The San Juan Daily Star
Jay Wright, Hall of Fame Villanova Basketball Coach, Retires
By Adam Sagoria
Jay Wright’s storied run at Villanova has come to an end.
In announcing his retirement Wednesday after 21 seasons at Villanova, Wright, 60, leaves men’s college basketball at a relatively young age and at the top of his profession. He was inducted into the Naismith Basketball Hall of Fame last year. He has won two Division I national championships in the past seven seasons. And he was the fifth-highest-paid coach by total pay this past season, according to the USA Today Sports salary database, at more than $6 million.
Wright, whose appearance and style have earned him comparisons to actor George Clooney, guided Villanova to four Final Fours and five Big East Conference tournament titles in the past 14 seasons. He most recently led the Wildcats to this year’s Final Four, where they lost to Kansas, the eventual national champion, in a national semifinal.
A head coach since 1994, Wright compiled a record of 642-282 (.695) during his career at Hofstra and Villanova, where he had coached since 2001.
Kyle Neptune, 37, will succeed Wright at Villanova, the university announced. A longtime assistant of Wright’s before leaving to coach Fordham, Neptune posted a 16-16 record in the 2021-22 season, his only year with the Rams. With the additions of Neptune and Shaheen Holloway at Seton Hall, the Big East now has seven African American head coaches among its 11 programs, more than in any Power Five conference and matching the American Athletic Conference. Fordham named the associate head coach Keith Urgo as the interim head coach and said it would conduct a national search for Neptune’s replacement.
Wright becomes the third high-profile Division I men’s basketball coach to retire in the last two years, following Duke’s Mike Krzyzewski, who retired following a run to this year’s Final Four, and North Carolina’s Roy Williams, who retired after the 2020-21 season. Wright is significantly younger than both those men. Krzyzewski is 75 and Williams was 70 when he retired.
Krzyzewski won five national championships and Williams three. Before retiring, Wright’s two titles tied him with Kansas’ Bill Self among active coaches. Iona’s Rick Pitino won titles at Kentucky and Louisville, but the latter, won in 2013, was later vacated by the NCAA.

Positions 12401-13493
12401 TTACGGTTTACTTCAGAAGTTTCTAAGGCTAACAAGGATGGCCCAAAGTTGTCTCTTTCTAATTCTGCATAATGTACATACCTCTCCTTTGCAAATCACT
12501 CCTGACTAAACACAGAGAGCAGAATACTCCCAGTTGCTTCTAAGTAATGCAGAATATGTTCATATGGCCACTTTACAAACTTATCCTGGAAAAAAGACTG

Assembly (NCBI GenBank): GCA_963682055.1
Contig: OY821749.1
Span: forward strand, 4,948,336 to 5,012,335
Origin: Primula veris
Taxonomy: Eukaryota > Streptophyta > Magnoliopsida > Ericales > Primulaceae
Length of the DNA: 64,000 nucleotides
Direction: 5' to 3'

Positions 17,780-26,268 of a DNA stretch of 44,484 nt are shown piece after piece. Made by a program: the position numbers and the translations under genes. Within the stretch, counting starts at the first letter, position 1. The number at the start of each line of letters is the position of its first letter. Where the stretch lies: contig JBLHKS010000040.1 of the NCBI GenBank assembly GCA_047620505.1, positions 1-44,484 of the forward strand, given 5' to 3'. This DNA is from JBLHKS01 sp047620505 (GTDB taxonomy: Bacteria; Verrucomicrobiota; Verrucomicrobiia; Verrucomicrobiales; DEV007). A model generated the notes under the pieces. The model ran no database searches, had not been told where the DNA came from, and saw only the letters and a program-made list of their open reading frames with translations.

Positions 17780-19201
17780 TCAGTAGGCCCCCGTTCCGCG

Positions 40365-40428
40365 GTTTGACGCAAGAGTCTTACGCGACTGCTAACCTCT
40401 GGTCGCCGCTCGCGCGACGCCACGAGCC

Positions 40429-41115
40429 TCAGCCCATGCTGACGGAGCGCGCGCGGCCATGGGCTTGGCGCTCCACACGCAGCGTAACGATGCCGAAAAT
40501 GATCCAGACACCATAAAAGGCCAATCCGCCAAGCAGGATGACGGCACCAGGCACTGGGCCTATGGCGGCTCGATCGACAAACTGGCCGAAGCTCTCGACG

“I’m definitely surprised,” Williams, whose Tar Heels lost to Villanova in the 2016 NCAA championship game on a last-second 3-pointer by Kris Jenkins, said in a telephone interview.
He added: “Jay is just 60, he’s got so much more time for the game, but I love it because he made the decision for what was right for him and his family and I can live with that. Jay’s one of the giants of our game, he’s a great friend.”
Williams recalled that after Villanova stunned North Carolina 77-74 to win the title in Houston, Williams waited for the Villanova players and coaches to congratulate Wright before his moment with Wright.
“I told him, ‘I’m very happy for you. I’m destroyed for my team but I’m very happy for you,’” Williams said. “And Jay called me back a couple of days later and said how much that meant to him. And he’s a great guy. He’s one of the giants of our game.”
When the original iteration of the Big East split apart in 2013, with universities with top-level football programs like Syracuse, Louisville, Connecticut and West Virginia departing for other leagues, Wright helped keep the “new Big East” together: He coalesced the coaches under his leadership with a vision to build a basketball-centric league that could compete with Power Five schools that feature both basketball and football.
“Obviously, he’s been terrific,” Creighton coach Greg McDermott said in a phone interview. “His leadership when the Big East was kind of reformed, I think is the reason why the league is where it’s at today. He was all in from the beginning in making sure this was going to work and was certainly a big part of it.”
Wright leaves just as two of his most accomplished players, Collin Gillespie and Jermaine Samuels, finished their careers after five years due to the extra year of eligibility granted to athletes by the NCAA in the wake of the pandemic. He praised both players after their season-ending loss to Kansas.
“At Villanova, the mission of the university is about community and love and truth,” Wright said. He added of Gillespie: “He’s a Villanova man. He’s a great Villanova man. And that’s a big part of our program. It’s not just being a basketball player but being a Villanova man. And he’s one of the best ever.”
If Gillespie, a two-time Big East player of the year, goes on to play in the NBA next season, he would become the league’s 10th active former Villanova player. The group includes Miami’s Kyle Lowry, a six-time All-Star; Dallas’ Jalen Brunson, who scored 41 points in a playoff game this week; and Phoenix’s Mikal Bridges, a finalist for Defensive Player of the Year.
It is a testament to player development under Wright and his staff that not a single active NBA player from Villanova was a one-and-done.
“Everyone should applaud what they’ve built there,” Self said before the Final Four. “And of course, Jay’s the ringmaster of that. You got to beat them, they don’t beat themselves.”
Known for his stylish dress suits for years, Wright enjoyed not having to wear them in the relaxed atmosphere in the pandemic, and instead wore three-quarter zips and sweatpants. He said at the Final Four that he didn’t pack a single suit for the trip to New Orleans.
With retirement looming, Wright won’t have to wear a suit anytime soon.